Sunday, November 28, 2010

Duck breast with black raspberry sauce

My blogging associate, Vinogirl, likes duck. After a comment about duck that she made on her blog, I promised a duck recipe.

This one is duck breast with black raspberry sauce, for two.

Ingredients:

Two duck breasts
Flour
1 Shallot chopped
2 Cloves Garlic minced
Cup of Black Raspberries
Cup of Ruby Port
Crushed black pepper
Olive Oil
Two large potatoes cut into small cubes
1 Onion sliced
½ cup Chicken Stock
Paprika

Pound the duck breast, sprinkle one side with pepper and then flour; do the same for the other side.

I keep some black raspberries from my garden frozen whole through the winter. When I want some, I remove as much as I want, let them warm up and then run them through a sieve to remove as much of the little seeds as possible.

In a skillet with a little olive oil, brown the duck at high heat on both sides and remove.

Deglaze the skillet with ½ cup Port until it cooks down to half; then, bring heat to low, add the shallot, half of the garlic, raspberries, and the rest of the port and let simmer, but don’t let it dry out. If that is about to happen, add wine.

In a pan, add tablespoon oil, onion and cook on medium for a minute; then, the rest of the garlic and cook for another minute; then, add the potatoes, sprinkle as much paprika as you want on them, add stock, mix things up, cover and simmer on low flame until the potatoes are soft—it should take about twenty or so minutes.
Gauge your stovetop and calculate how much time you need to allow the potatoes to cook so that the potatoes and the duck are ready at the same time, based on how rare—or not—you like your duck.
In another pan add a teaspoon olive oil over low heat; then, add the duck breast and let cook for about three minutes, turn over and let cook for three minutes; then, cover for two minutes. Check the duck breast to see if it is as rare as you like it, or not too rare. If you need to cook more, keep watch over the breast so that it doesn’t overcook (I like mine pink to juicy). Always remember that meat cooks a little more after you turn off the flame.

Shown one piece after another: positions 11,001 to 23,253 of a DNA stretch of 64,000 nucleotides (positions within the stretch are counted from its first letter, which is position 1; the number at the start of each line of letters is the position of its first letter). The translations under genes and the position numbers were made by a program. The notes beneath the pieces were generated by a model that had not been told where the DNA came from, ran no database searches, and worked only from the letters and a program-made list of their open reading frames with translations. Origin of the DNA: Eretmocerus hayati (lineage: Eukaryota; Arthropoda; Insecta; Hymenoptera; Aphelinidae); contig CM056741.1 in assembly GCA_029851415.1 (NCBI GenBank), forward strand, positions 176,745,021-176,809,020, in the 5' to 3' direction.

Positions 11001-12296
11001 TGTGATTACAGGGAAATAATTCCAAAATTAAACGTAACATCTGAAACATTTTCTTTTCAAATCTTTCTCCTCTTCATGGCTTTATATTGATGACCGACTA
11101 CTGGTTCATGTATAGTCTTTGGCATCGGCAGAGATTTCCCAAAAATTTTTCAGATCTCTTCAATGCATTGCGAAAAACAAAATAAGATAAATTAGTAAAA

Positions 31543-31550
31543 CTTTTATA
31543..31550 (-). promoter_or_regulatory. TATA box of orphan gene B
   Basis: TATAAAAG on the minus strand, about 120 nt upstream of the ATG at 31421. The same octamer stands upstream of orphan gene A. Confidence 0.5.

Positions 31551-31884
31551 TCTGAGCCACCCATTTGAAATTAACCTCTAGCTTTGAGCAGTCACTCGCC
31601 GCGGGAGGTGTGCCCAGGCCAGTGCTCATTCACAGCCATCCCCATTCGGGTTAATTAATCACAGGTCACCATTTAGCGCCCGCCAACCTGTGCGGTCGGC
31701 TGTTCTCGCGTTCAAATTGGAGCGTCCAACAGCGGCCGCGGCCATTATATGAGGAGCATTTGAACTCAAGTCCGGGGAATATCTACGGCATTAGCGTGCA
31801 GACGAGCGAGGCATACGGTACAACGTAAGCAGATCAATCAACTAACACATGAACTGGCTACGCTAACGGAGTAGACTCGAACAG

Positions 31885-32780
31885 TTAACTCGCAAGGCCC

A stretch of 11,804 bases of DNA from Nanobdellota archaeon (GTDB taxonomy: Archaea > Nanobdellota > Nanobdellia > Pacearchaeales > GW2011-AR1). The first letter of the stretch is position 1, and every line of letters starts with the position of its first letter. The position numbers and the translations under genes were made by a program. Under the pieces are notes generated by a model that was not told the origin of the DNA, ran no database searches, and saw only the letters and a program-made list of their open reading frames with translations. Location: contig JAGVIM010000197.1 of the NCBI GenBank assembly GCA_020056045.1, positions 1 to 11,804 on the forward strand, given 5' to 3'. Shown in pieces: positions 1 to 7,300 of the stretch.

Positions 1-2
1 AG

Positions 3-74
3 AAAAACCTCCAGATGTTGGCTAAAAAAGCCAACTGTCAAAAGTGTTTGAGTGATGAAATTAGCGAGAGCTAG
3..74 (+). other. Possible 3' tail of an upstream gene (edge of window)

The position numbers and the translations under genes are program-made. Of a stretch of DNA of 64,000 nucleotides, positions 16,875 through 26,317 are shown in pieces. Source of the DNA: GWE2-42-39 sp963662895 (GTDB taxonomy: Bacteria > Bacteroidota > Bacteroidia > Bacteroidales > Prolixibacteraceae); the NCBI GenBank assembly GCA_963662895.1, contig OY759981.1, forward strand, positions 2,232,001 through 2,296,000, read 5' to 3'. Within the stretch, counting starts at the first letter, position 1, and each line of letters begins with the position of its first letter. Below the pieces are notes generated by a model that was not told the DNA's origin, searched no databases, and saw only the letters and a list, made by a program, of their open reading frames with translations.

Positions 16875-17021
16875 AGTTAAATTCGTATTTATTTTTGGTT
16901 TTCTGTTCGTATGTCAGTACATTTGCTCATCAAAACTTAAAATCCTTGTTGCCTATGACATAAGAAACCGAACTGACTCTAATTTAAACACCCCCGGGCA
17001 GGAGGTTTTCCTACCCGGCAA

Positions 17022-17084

When done, the potatoes should be soft and moist. If they are done slightly before the duck, just turn off the flame and let them sit covered.
When it is done, plate the duck, either pour the sauce over it or beside it, whether you like to cut and dip or sauce and cut.

Before serving the potatoes, sprinkle some pepper over them (salt too if you use it, I never do).

Add your greens of choice or salad.

Which wine would you pair with this meal?

Vinogirl Blog

Copyright Thomas Pellechia
November 2010. All rights reserved.


Lifting a blog entry without the author's permission (and without recompense) is a copyright infringement--period.

7 comments:

Samantha Dugan said...

Hmmm the fruit and the port are making me think Amarone.

Thomas said...

I've had this duck breast with Sforzato, Pinot Noir, and Gewurztraminer--each worked for various reasons.

The raspberries are quite acidic. The Port balances that but does not erase it. The sauce is powerfully fruity, yet the garlic and shallot tames that. It's quite a jumble of flavors--and then there's the gaminess of the duck!

Vinogirl said...

This recipe sounds delicious. Even though the Petit verdot worked well with my duck I'd much rather have a Cabernet franc (preferably a Chinon) every time.

Thomas said...

Vinogirl,

Good duck is gamey, but the sauce must also be taken into consideration.

Vinogirl said...

But Thomas, its fruitiness is why I picked it, along with a little greeness (especially from a cool climate Cab Franc) and a bit of spicy pepperiness. The fruit would compliment, and the spiciness would contrast. Lamb is often gamier than duck and I don't think you could deny that a good Chinon and a leg of lamb go well together.

Thomas said...

Vinogirl,

I was only pointing out that the sauce plays an important, and sometimes larger role than the meat.

Wasn't questioning, nor do I question, what other people prefer. I gave up doing that the day I met a woman who drank Riesling with every meal--every meal--because she said that the wine pairs with every food.

As for Cab Franc: I love the cool climate versions with calves liver in balsamic vinegar sauce.

For lamb, I'm partial to the Rhone varieties, although I've been told it's best with Bordeaux, which I have never found to be true for my palate--maybe Riesling??? ;)

Vinogirl said...

Never a truer word spoken...I know someone who would happily drink Pinot gris with every meal. And you're right, Rhone wines do work well with lamb.